Another new product recently introduced is a twoway signaling, man-down alarm. The high-performance, two-way radio signaling device is intrinsically safe, meets FCC requirements, and provides telemetry accountability protection via encrypted signals for reliable and secure operation.4 Although aimed at the firefighter and first responder market, the Safety Guys believe these devices would find a place in ensuring safety when working alone, especially where hazardous materials, procedures, or equipment are in use.
Working alone presents many potential hazards, and if approached with a cavalier attitude, can quickly lead to disastrous consequences. If you are faced with permitting these activities in your facility, we encourage you to follow our recommendations presented here: develop a strong culture of safety, have specific policies in place for solo work and ensure they are followed, and explore new technologies to gain every available advantage. Stay safe.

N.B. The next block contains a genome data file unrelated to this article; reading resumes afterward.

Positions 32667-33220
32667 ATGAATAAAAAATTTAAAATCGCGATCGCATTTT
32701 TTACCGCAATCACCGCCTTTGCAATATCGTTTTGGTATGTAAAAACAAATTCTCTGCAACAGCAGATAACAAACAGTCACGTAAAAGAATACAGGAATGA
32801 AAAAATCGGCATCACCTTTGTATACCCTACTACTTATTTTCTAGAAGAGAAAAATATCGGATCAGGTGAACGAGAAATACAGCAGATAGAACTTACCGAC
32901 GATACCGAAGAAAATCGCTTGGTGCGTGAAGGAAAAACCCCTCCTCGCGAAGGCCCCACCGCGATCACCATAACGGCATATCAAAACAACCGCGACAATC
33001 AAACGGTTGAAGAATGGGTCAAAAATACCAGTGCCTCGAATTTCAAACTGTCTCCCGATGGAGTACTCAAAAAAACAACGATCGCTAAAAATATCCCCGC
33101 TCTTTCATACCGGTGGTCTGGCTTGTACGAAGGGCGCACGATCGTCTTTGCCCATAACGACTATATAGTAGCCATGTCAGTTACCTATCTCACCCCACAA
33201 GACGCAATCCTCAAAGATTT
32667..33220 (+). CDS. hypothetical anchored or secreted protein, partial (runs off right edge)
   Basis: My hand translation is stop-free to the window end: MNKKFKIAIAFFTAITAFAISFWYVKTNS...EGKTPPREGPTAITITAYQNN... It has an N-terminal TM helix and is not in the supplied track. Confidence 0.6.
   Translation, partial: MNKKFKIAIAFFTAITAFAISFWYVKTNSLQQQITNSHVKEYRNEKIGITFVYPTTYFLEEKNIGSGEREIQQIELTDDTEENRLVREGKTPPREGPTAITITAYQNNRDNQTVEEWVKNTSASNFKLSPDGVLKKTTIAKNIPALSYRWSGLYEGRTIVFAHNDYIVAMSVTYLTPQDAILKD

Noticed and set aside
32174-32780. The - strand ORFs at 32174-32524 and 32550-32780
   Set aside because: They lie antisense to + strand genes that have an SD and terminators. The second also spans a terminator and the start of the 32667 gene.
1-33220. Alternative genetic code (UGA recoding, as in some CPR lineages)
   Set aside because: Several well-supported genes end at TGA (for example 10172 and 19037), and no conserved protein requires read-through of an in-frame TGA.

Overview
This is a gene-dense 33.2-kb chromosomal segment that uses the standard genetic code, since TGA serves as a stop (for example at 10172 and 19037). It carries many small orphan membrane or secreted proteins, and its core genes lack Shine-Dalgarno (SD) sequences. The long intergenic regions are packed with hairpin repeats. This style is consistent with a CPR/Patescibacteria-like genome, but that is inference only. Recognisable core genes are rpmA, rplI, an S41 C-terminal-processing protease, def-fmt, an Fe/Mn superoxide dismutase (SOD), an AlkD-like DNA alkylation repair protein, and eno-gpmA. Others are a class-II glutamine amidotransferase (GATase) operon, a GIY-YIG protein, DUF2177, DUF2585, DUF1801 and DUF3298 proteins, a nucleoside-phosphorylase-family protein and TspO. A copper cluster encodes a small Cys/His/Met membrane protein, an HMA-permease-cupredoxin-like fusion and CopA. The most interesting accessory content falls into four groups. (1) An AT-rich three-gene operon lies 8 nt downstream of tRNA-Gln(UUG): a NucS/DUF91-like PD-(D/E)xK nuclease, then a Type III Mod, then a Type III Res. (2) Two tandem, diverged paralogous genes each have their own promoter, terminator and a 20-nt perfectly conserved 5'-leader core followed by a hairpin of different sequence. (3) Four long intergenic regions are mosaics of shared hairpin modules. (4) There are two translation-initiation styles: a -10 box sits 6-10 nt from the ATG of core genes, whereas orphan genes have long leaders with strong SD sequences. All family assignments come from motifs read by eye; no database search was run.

1. Laboratory safety task force calls for universities to renew research safety commitment, American Chemical Society Press Release, April 13, 2016. Washington, D.C.
2. Guide to Implementing a Safety Culture, Association of Public & Land-Grant Universities. Washington, D.C. 2016. http://www.aplu.org/projects-and-initiatives/research-science-and-technology/task-force-laboratory-safety/
3. Lab Safety Procedures Every Lab Should Follow. Workrite. Oxnard, CA. 2016 http://www.workritefr.com/frcp-lab-coats/
4. TPASS 3 Evacuate, Grace Industries, Inc. Fredonia, PA. 2016. http://graceindustries.com/gracetest/NEW%20LITERATURE/COMPRESSED/tpass3-revised-lit.compressed.pdf